The story current among the Bretons was nearly similar, with the difference of a change of scene. They related that John having feigned to be reconciled to his nephew, took him from the castle of Rouen, and caused him to ride in his company in the direction of Cherbourg, keeping near to the sea coast. Towards nightfall one evening, when the prince had ridden with his perfidious uncle in advance of their escort, they arrived at the top of a high cliff overlooking the sea, and John suddenly seized the boy round the waist and threw him over the cliff. Another account, more circumstantial, and which has been generally received as likely to be the correct one, is given by Ralph, Abbot of Coggleshall. The story is as follows: - The king's councillors having represented to him that the Bretons would continue their rebellion so long as the Prince Arthur was in a condition to assume the sovereignty, suggested that the eyes of the boy should be put out, and so render him unfit for government. Some ruffians in the king's service were sent to the dungeon at Falaise to execute this cruel deed, but the tears and prayers of the youth, and his helpless condition, moved even their hearts to pity, and Hubert de Burgh, the warden of the castle, took advantage of their hesitation to forward an earnest appeal for mercy to the king. The only result of the petition was the removal of the prince from Falaise to Rouen. On the 3rd of April, a.d. 1203, he was roused from his sleep, and desired to descend to the foot of the tower, beside which flowed the placid waters of the Seine. At the bottom of the steps he saw a boat, in which was seated the king, his uncle, attended by an esquire named Peter de Maulac. The boy shrank back in terror, anticipating the fate which awaited him, and fell on his knees before his uncle, making a last appeal for mercy. But John, whose heart was harder than those of the vilest wretches in his pay, gave the sign, and the murder was committed. Some relate that the esquire hesitated to obey the sign, and that John himself seized his nephew by the hair, ran him through the body, and threw him into the water. Other writers, however, assert that De Maulac was the actual murderer, and this statement is confirmed by the fact that soon afterwards John gave him the hand of a rich heiress in marriage, as the reward of his services.

However near the truth these different statements may have been, it is certain that the rumour of the murder was spread throughout Brittany during the same month of April. The indignation of the people was universal; they had believed their future destiny to be connected with that of their prince, and they professed the greatest attachment to the French king, as the enemy of his murderer. The elder sister of Arthur, the maid of Brittany - whose lot was scarcely more fortunate than that of her brother - was con -lined in a monastery at Bristol, where she remained for forty years; but the people declared Alice, daughter of Constance by her last husband, and half-sister of Arthur, to be their duchess, and appointed her father, Guy of Thouars, as their regent or governor. The barons of the province then appeared before Philip, to whom, as their feudal suzerain, they complained of the murder of their prince. Philip eagerly availed himself of the appeal, and cited John, as his vassal for the duchy of Normandy, to appear before the court of the barons of France, to whom the name of peers was now first given. The accused monarch did not appear, and was condemned by the court to the forfeiture of all the lands which he held of the kingdom of France, possession of which was to be taken by arms.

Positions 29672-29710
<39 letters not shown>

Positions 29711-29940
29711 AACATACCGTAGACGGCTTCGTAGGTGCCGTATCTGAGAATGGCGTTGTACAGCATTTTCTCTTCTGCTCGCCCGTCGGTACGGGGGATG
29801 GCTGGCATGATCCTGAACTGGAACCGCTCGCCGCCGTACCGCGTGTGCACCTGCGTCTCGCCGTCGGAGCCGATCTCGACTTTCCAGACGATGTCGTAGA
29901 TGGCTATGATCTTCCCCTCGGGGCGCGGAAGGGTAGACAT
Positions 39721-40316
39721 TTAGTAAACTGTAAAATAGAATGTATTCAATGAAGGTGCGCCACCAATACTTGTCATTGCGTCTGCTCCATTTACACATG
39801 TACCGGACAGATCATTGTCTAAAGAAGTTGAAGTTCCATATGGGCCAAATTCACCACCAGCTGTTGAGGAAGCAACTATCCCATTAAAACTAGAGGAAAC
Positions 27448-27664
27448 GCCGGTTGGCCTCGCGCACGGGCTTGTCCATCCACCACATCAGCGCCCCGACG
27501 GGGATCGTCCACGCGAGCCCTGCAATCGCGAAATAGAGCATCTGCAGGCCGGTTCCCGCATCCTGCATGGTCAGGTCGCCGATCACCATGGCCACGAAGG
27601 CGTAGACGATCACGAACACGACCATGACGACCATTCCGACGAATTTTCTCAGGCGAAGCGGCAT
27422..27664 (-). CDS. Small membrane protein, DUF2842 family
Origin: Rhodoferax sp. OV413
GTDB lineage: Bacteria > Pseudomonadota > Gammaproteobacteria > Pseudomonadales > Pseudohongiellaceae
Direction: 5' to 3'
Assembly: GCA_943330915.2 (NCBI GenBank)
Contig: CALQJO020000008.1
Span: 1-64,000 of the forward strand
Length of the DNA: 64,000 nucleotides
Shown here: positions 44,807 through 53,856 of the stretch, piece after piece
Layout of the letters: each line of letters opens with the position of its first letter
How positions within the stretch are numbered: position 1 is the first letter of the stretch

No sooner did Philip appear with his forces on the frontier of Poitou, than the inhabitants rose to join his standard, and when he returned to attack Normandy, he found he was anticipated by the Bretons, who had occupied the whole of that portion of the duchy which bordered on their territories. They took by assault the strong castle of Mount St. Michael, seized upon Avranches, and burned the villages which lay between that city and Caen. These successes gave new strength to the expedition of the French king, who, joined by the people of Anjou and Maine, took Andelys, Evreux, Domfrent, and Lisieux, and then joined the Breton army at Caen. While this formidable confederacy menaced him on every side, John was passing his days in voluptuous indolence, or in the sports of the field. When his courtiers brought him intelligence of new successes on the part of his enemies, he expressed his contempt of the rabble of Bretons and of anything they could do; but when, in the month of December, the insurgents appeared iu the neighbourhood of Rouen, he suddenly became aware of his danger, and fled over into England.

On his arrival, he demanded the aid of the barons to raise an army for his service, but the call was responded to with the utmost apathy. It would appear that the Anglo-Norman lords no longer possessed the great estates they had formerly held in Normandy; for had such been the case, it is not probable that their hatred to the king would have induced them to disregard their own interests. After in vain attempting to raise a sufficient force to oppose the French king, John appealed to Rome (a.d. 1204), and Pope Innocent sent two legates into France for the purpose of negotiating a peace. Philip, however, who had everything to gain by prolonging the war, refused to listen to the entreaties of the legates, and their mission ended without success.